Posts Tagged ‘ Perennials ’

Lockwood’s last-minute gift ideas for a gardening friend– or yourself!

December 16, 2014
Gaultheria procumbens wintergreen at Lockwood's in Hamburg NY

by Connie Oswald Stofko Here are some great last-minute gift ideas for gardeners from Lockwood’s Greenhouses, 4484 Clark St., Hamburg. They’re all plants that gardeners can enjoy in the house now for their flowers or berries, then plant outside in the spring and enjoy as perennials for years to come. Of course, you can...
Read More »

Clever perennial planter from spring still looking good into winter at Mischler’s

December 16, 2014
potted perennials in winter at Mischler's in Williamsville NY

We’ve had snow and cold, yet this perennial container that was planted up in the spring is still going strong. Mark Yadon of Mischler’s Florist and Greenhouses, 118 South Forest Rd., Williamsville, designed this creation called “Winter Green.” He planted it up as a demonstration at the Lewiston GardenFest in the third week of...
Read More »

Illustrated guide to native plants for WNY available for free from Riverkeeper

December 2, 2014
Native-Plant-Guide from Buffalo Niagara Riverkeeper

by Connie Oswald Stofko There are lots of reasons to use native plants in your garden. I like them because they’re low maintenance. Because they have adapted to our climate, they can survive hot, dry summers without me having to get out the hose. They can take cold, snowy winters without any fuss, too....
Read More »

Last-minute autumn tasks for gardens in Western New York

November 18, 2014
watering garden in late autumn in Buffalo NY

by Connie Oswald Stofko Everybody in Western New York is supposed to get some snow today, and some of us may get a lot of snow. The temperatures are bitter. Is your garden ready for winter? John Farfaglia, extension educator with Cornell Cooperative Extension in Niagara County, shares some last-minute autumn tasks for your...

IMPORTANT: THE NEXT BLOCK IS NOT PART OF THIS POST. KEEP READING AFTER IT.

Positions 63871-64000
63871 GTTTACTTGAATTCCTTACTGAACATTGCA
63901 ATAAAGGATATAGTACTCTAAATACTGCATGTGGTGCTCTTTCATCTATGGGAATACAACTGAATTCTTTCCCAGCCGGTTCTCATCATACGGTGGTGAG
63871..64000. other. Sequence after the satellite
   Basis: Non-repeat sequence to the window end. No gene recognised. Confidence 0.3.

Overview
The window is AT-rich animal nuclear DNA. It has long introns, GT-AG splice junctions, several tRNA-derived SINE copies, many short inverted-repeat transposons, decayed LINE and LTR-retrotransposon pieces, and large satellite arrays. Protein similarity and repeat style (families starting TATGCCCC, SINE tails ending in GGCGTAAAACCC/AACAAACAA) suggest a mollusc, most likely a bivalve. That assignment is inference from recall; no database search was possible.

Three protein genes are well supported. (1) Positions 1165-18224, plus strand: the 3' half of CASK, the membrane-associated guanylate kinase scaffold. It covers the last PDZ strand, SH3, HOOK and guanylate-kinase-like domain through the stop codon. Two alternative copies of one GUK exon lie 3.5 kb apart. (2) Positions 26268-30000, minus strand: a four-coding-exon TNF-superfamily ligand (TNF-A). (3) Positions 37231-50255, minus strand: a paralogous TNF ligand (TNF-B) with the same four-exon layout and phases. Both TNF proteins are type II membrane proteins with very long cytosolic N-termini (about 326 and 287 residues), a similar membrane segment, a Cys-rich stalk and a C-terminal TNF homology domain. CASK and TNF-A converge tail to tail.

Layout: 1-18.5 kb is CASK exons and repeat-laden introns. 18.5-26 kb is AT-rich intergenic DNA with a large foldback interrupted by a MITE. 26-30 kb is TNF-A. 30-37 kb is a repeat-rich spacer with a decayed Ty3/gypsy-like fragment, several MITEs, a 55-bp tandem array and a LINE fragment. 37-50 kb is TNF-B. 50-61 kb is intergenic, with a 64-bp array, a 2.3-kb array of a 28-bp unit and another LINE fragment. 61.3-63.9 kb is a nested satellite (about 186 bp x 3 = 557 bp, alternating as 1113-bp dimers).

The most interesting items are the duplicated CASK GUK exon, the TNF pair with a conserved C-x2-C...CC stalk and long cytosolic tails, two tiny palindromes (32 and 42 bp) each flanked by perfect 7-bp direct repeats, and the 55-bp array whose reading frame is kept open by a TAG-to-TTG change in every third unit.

Read More »

Control sunchokes by planting them in pots; I’ll share sunchokes with you

November 4, 2014
sunchokes in pot in Amherst NY

What’s not to like about sunchokes? They grow dramatically in one season, reaching heights of 10 feet. In September, when other plants are losing steam, sunchokes are just starting to flower. They add a lot of interest to your garden. Plus you can eat them! Find out more about sunchokes  (also called Jerusalem artichokes)...
Read More »

5 tips to make the most of autumn leaves in your garden

October 21, 2014
Photo by Connie Oswald Stofko

by Connie Oswald Stofko Do you know that there are people who essentially throw their leaves away? They rake them out to the curb and wait for someone to haul them away. I find that amazing because those autumn leaves are a valuable commodity for your garden– yet they’re free! Here are five tips...
Read More »

Get tips from history to deal with a combination of dry and wet conditions in your garden

September 23, 2014
herb garden at Buffalo Niagara Heritage Village

by Connie Oswald Stofko A combination of gardening problems faces Buffalo Niagara Heritage Village, the 35-acre historical interpretive center in Amherst that showcases 19th century buildings set up like a village. Much of the landscape is boggy, so gardens can be wet early in the season. In addition, there’s no irrigation system, and hoses...
Read More »

Should you treat mums as perennials or annuals?

September 9, 2014
mass of mums at Lockwood's in Hamburg NY

by Connie Oswald Stofko Are mums perennials? For almost all the varieties that you will find for sale in Western New York, the answer is no. Local growers will call them fall mums or garden mums, but they won’t call them hardy because they’re not. And they definitely won’t call them perennials. There are...
Read More »

Learn the secret of this award-winning container– It lasts from spring to winter!

September 2, 2014
three season container planting from Mischler's in Williamsville

Here’s a great container called “Winter Green” created by Mark Yadon of Mischler’s Florist and Greenhouses, 118 South Forest Rd., Williamsville. You can plant up a container like this in spring and enjoy it throughout summer, autumn and even into winter. “It will stay nice probably until Christmas, even if it gets snowed on,”...
Read More »

Get tips on spring-flowering bulbs and more at Lockwood’s Fall Garden Fair Sept. 6 & 7

August 26, 2014
cut tulips in Amherst NY

by Connie Oswald Stofko “Winter is too long,” said David Clark, horticulturist and national garden speaker.”With our Western New York winters, it’s nice to have something pop up in mid- to late winter.” That’s why he recommends planting spring bulbs– The first ones can come up when there’s still snow on the ground. “I...
Read More »